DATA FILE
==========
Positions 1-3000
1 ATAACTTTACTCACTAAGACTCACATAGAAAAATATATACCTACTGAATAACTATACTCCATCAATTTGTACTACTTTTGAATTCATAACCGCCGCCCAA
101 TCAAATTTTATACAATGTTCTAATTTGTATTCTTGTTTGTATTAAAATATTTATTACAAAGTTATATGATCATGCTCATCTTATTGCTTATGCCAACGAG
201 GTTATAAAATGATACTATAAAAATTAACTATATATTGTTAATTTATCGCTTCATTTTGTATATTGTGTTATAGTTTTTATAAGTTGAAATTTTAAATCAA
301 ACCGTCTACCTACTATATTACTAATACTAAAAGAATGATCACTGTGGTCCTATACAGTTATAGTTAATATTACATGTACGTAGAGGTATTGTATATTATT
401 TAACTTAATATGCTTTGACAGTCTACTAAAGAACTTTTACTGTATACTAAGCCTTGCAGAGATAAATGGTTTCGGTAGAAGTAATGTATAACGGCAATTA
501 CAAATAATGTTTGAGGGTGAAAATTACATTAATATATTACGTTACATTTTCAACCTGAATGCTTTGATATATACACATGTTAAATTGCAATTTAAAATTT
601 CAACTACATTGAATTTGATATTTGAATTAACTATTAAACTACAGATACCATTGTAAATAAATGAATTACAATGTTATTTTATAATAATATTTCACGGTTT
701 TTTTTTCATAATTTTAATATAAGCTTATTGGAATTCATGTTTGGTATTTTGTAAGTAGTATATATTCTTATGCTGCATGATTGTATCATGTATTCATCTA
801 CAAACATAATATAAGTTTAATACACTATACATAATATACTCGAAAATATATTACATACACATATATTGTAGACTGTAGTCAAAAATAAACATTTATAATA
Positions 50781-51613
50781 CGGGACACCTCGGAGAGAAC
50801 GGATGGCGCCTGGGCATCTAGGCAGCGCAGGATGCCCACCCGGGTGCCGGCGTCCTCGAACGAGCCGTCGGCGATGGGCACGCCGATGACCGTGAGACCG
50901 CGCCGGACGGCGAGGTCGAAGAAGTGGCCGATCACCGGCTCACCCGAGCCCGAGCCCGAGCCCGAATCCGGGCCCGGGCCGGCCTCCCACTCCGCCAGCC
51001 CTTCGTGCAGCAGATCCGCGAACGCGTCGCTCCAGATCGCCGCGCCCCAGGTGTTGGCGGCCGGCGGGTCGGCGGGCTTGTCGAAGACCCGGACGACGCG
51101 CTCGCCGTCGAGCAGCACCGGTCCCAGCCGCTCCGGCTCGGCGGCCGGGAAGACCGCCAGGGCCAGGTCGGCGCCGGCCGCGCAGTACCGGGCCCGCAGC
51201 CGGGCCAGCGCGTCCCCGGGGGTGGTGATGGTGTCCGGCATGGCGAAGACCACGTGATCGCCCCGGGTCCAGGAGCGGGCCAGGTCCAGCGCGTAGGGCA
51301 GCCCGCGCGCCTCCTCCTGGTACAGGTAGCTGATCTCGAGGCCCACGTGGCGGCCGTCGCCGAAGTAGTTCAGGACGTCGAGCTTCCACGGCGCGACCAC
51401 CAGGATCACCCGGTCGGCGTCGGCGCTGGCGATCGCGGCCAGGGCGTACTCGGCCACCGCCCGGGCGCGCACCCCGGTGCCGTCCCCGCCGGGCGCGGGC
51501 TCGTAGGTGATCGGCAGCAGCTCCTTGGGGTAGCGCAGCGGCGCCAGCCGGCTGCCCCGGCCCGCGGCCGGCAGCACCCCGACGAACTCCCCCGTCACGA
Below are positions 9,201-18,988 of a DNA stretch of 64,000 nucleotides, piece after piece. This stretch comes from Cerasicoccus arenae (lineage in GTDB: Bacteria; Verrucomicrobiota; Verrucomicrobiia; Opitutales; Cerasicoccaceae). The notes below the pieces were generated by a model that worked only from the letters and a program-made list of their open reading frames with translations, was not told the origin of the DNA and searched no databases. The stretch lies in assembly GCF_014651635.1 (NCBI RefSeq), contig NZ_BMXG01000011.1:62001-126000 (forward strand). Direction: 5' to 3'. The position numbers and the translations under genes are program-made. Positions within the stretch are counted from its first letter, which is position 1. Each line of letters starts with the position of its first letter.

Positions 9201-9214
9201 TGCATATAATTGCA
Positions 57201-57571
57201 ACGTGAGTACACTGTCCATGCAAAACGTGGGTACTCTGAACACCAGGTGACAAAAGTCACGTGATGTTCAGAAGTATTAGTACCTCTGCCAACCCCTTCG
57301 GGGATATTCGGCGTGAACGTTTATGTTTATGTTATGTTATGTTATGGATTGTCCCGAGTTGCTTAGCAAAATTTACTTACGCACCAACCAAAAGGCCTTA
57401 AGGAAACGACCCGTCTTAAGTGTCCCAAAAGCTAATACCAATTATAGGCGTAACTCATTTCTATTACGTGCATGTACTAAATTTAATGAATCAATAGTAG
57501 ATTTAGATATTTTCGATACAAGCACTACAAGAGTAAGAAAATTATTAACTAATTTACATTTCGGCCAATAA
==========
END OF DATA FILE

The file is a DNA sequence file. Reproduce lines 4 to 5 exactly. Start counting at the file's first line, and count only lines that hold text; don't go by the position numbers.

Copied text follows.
201 GTTATAAAATGATACTATAAAAATTAACTATATATTGTTAATTTATCGCTTCATTTTGTATATTGTGTTATAGTTTTTATAAGTTGAAATTTTAAATCAA
301 ACCGTCTACCTACTATATTACTAATACTAAAAGAATGATCACTGTGGTCCTATACAGTTATAGTTAATATTACATGTACGTAGAGGTATTGTATATTATT